Cook said the current debate around climate change differs from this shift in consensus. “What you’ve got is not only a scientific community agreeing about it, but also many different lines of evidence, which is quite different to plate tectonics where you just didn’t have that evidence,” he said. “Once the different lines of evidence build up, it becomes less and less likely that the scientific consensus will be overturned.”

But the scientific method of continually questioning perceived truths means that skepticism plays an important role in scientific progress. “Skepticism is at the heart of what science is all about, and by skepticism I mean taking an evidence-based approach, and not drawing conclusions until you’ve looked at all the evidence,” said Cook. Importantly, skepticism is distinct from denialism. “Denial is the polar opposite; it’s about coming to a conclusion first, based on your beliefs, and then treating the evidence accordingly: rejecting threatening evidence and only accepting evidence that’s consistent with your beliefs,” he said.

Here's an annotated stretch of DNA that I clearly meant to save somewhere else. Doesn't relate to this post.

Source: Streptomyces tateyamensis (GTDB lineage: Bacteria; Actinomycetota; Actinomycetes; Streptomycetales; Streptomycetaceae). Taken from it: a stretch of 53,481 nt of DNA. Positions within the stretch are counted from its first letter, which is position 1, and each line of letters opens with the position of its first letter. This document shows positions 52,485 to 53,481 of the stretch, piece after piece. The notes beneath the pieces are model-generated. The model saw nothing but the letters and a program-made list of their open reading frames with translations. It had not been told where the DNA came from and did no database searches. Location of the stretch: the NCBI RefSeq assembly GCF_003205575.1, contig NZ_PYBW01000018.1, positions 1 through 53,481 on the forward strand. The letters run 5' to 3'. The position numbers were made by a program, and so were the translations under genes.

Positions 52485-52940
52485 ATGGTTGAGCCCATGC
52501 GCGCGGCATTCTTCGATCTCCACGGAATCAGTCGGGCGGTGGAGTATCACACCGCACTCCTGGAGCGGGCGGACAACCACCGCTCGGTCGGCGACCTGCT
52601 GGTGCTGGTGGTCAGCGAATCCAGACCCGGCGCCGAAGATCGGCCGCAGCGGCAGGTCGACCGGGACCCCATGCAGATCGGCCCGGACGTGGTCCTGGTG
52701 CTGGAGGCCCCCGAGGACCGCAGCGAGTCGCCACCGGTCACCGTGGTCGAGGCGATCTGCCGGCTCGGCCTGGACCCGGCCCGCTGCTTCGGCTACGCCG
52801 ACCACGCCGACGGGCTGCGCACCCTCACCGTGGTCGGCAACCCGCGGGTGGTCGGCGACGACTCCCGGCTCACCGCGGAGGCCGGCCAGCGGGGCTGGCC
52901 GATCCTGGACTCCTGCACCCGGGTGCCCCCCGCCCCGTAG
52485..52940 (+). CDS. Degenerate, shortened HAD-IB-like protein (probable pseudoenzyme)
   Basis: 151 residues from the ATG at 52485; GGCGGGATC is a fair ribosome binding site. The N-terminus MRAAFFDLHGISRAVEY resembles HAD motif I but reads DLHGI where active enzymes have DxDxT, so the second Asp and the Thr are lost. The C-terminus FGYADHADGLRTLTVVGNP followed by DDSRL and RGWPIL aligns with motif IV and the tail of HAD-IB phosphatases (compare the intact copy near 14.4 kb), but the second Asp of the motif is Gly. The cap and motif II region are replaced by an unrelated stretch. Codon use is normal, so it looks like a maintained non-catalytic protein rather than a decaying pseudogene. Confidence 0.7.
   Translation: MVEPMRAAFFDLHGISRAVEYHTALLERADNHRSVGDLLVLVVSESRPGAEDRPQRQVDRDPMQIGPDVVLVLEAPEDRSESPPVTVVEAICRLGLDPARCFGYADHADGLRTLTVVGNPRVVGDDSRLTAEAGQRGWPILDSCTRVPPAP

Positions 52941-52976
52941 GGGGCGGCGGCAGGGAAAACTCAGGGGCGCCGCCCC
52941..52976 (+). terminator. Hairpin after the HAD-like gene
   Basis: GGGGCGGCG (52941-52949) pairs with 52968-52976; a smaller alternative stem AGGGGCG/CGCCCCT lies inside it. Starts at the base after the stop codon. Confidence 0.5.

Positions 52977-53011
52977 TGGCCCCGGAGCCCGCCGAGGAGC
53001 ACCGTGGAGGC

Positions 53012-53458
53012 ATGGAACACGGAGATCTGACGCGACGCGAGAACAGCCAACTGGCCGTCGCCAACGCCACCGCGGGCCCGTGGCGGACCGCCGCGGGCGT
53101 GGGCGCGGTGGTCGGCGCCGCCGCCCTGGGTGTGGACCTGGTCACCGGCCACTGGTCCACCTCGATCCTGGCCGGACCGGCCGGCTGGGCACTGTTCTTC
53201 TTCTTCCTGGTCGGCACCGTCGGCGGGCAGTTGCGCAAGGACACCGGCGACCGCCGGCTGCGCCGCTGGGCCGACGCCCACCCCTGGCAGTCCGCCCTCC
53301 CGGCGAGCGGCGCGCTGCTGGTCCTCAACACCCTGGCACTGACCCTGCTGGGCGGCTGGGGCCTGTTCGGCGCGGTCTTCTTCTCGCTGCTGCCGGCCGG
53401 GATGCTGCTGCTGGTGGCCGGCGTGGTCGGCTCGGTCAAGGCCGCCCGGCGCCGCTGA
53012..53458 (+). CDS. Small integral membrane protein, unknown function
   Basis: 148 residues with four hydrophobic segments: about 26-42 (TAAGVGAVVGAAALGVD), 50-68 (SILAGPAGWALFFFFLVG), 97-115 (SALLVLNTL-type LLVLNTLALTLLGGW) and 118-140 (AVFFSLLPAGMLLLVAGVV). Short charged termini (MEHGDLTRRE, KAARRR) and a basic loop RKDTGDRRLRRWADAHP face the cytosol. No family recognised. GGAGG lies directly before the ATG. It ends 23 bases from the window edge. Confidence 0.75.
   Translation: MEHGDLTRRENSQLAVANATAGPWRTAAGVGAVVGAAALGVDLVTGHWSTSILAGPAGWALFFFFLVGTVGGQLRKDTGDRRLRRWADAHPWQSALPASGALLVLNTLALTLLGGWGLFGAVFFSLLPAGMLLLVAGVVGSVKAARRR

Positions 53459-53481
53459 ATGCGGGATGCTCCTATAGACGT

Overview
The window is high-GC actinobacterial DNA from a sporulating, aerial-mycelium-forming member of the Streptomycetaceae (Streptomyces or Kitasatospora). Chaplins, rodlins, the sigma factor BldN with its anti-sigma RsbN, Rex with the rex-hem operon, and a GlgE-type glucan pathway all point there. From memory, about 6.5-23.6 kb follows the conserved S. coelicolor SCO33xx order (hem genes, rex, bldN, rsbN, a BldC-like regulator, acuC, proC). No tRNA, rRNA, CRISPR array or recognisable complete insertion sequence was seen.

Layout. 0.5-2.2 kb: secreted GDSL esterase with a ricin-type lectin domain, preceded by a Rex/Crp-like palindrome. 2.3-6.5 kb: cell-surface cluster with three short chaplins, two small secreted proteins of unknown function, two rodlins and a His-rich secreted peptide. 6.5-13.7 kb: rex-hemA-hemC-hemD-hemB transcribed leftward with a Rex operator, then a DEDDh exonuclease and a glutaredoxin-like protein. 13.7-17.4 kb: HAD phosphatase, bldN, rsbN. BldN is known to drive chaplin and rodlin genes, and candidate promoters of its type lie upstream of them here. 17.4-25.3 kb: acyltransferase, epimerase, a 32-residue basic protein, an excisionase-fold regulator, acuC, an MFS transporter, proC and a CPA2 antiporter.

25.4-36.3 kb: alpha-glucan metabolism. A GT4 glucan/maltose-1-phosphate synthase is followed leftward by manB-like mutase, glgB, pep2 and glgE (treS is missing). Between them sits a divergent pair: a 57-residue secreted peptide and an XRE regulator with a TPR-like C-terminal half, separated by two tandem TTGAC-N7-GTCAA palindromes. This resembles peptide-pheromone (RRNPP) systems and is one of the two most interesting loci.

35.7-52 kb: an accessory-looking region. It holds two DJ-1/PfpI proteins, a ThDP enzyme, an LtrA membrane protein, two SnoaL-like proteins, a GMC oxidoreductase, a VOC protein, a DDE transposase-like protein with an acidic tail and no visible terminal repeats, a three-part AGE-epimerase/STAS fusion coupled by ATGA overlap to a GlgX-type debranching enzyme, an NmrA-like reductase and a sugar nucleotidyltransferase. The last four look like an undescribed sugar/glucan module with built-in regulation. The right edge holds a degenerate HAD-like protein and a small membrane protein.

Money, money, money

Another reason commonly cited for rejecting science is the involvement of financial or corporate interests, particularly with regard to climate change. It was recently reported that between 2003 and 2010, climate denial organisations in the US received over $764m through third party funds that have been heavily linked to fossil fuel-based companies, therefore providing these organisations with a powerful financial incentive to deny irrefutable evidence. To a layperson with a predisposed distrust of science, these organisations could be seen as a legitimate source of information.

Therein lies another problem, as credence is given to science skeptics who seem like reputable sources. Recently in Australia, students and activists rallied and campaigned against a proposed Australian Consensus Centre, because of the involvement of controversial climate change skeptic Bjørn Lomborg. Although Lomborg's views on climate change, fossil fuels and economics have been widely discredited, his credentials are seemingly impressive, and are enough to attract the interest of academics and professionals. 

 
  Some public figures who aim to refute scientific consensus, such as Bjørn Lomborg, have a strong following despite their lack of credibility.   TED Conference/Flickr  (CC BY-NC 2.0)

Some public figures who aim to refute scientific consensus, such as Bjørn Lomborg, have a strong following despite their lack of credibility. TED Conference/Flickr (CC BY-NC 2.0)